New Zealand
Dan Carter key to All Blacks: Brian O'Driscoll
ESPN Staff
December 23, 2014
New Zealand's Dan Carter attends the Laureus World Team of the Year nominees press interview, 2014 Laureus World Sports Awards, Shangri-La Hotel, Kuala Lumpur, Malaysia, March 26, 2014
Dan Carter is about to commence his final Test season © Getty Images
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Dan Carter, specifically his goal-kicking, is crucial to New Zealand's Rugby World Cup title defence in England, Brian O'Driscoll says.

The retired Ireland and British & Irish Lions legend says "Aaron Cruden and Beauden Barrett have both been decent" during Carter's injury-affected return from sabbatical but the 102-Test veteran "takes it on to a different level and he kicks his goals better than both of them".

"If he's got the scoreboard ticking over, then I just can't see [New Zealand] being beaten," O'Driscoll said at a rugby session with teens in east London to launch the official partnership between Coca-Cola and Rugby World Cup 2015.

Carter only this week announced this week that he would remain in Europe after the Rugby World Cup, having signed an three-year deal with Paris-based Racing Metro worth a reported £1 million a year, and O'Driscoll expected he would do so after the All Blacks had become the first team back-to-back World Cup champions.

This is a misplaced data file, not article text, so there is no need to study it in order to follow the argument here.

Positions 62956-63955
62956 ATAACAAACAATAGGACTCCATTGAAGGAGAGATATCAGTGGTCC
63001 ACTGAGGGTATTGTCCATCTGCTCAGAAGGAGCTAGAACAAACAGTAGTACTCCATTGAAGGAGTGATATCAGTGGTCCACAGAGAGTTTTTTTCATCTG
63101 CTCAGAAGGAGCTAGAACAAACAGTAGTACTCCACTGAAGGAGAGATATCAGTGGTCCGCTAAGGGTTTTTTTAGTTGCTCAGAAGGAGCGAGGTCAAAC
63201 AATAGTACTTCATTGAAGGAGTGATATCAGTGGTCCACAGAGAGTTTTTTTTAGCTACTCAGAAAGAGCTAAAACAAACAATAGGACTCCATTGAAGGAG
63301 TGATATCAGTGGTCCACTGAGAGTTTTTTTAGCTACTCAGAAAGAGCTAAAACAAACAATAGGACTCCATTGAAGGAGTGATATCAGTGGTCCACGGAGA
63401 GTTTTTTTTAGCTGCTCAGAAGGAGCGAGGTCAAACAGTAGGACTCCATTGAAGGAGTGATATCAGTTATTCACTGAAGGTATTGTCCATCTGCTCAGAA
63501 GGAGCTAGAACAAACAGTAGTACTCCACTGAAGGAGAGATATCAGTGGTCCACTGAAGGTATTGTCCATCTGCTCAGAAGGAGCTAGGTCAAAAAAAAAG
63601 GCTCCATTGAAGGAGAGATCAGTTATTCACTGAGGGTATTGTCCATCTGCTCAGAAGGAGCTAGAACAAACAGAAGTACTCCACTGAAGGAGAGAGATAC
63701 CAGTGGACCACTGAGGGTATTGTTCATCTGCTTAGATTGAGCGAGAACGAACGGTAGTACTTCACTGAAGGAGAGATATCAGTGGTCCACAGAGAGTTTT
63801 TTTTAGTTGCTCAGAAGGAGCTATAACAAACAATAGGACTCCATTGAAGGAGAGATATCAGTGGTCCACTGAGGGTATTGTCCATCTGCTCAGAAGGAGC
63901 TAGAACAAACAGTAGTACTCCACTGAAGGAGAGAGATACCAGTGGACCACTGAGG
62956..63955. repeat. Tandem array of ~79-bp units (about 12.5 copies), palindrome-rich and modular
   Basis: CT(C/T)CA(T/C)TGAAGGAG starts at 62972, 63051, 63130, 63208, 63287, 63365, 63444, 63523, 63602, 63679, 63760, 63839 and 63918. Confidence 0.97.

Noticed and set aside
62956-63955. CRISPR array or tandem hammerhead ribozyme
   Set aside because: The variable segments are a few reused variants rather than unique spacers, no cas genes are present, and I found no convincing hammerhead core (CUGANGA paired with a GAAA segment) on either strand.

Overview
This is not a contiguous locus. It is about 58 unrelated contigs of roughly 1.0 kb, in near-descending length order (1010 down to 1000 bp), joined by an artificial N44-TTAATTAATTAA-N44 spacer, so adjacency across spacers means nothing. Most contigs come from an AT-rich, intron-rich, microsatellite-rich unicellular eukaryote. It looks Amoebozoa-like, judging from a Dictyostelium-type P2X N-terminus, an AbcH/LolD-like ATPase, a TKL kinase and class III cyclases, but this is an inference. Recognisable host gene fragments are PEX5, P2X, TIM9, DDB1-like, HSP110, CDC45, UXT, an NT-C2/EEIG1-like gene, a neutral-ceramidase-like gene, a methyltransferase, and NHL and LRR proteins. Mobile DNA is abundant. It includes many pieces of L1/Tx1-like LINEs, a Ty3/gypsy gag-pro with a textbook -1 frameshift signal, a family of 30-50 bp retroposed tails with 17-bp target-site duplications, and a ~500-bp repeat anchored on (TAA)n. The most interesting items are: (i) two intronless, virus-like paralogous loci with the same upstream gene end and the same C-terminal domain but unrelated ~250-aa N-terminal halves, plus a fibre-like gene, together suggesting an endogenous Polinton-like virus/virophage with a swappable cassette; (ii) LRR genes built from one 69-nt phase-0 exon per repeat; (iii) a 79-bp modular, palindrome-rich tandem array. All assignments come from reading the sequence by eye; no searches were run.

"If you can beat New Zealand, then you're probably going to win the World Cup," O'Driscoll said. "They're not even playing at their best this year, but they still have a Super Rugby campaign and a Rugby Championship to build towards the World Cup."

Carter, who is desperate to play a leading role for New Zealand at Rugby World Cup 2015, having featured in the failed 2003 and 2007 campaigns before a groin injury in practice during the pool stage curtailed his involvement in the 2011 title-winning run, said recently that the coming Super Rugby campaign would be "exciting" because the All Blacks had Cruden, Barrett and Crusaders team-mate Colin Slade as contenders for the No.10 jumper.

Carter to become world's highest paid player
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"Getting to the end of my career, it's something that's driving me and I'd love to be a part of it," Carter said recently of his World Cup ambitions. "There's a lot of hard work to give myself a chance of being selected in that squad. The beauty is we've got four capable 10s so it doesn't matter who is playing. Everyone can slot in. We all work extremely hard together when we're in the environment to give everyone a good crack."

O'Driscoll, meanwhile, hailed the skills of New Zealand players, saying "I don't think the gym-monkey thing applies to them as much as it does over here".

"There is way more of a focus in New Zealand from an early age on skills," O'Driscoll said. "They do everything with a ball. They do all their fitness work with a ball and that's why they have better skill levels. That's where New Zealand have the balance. They have that physicality, but they are able to mix their game up."

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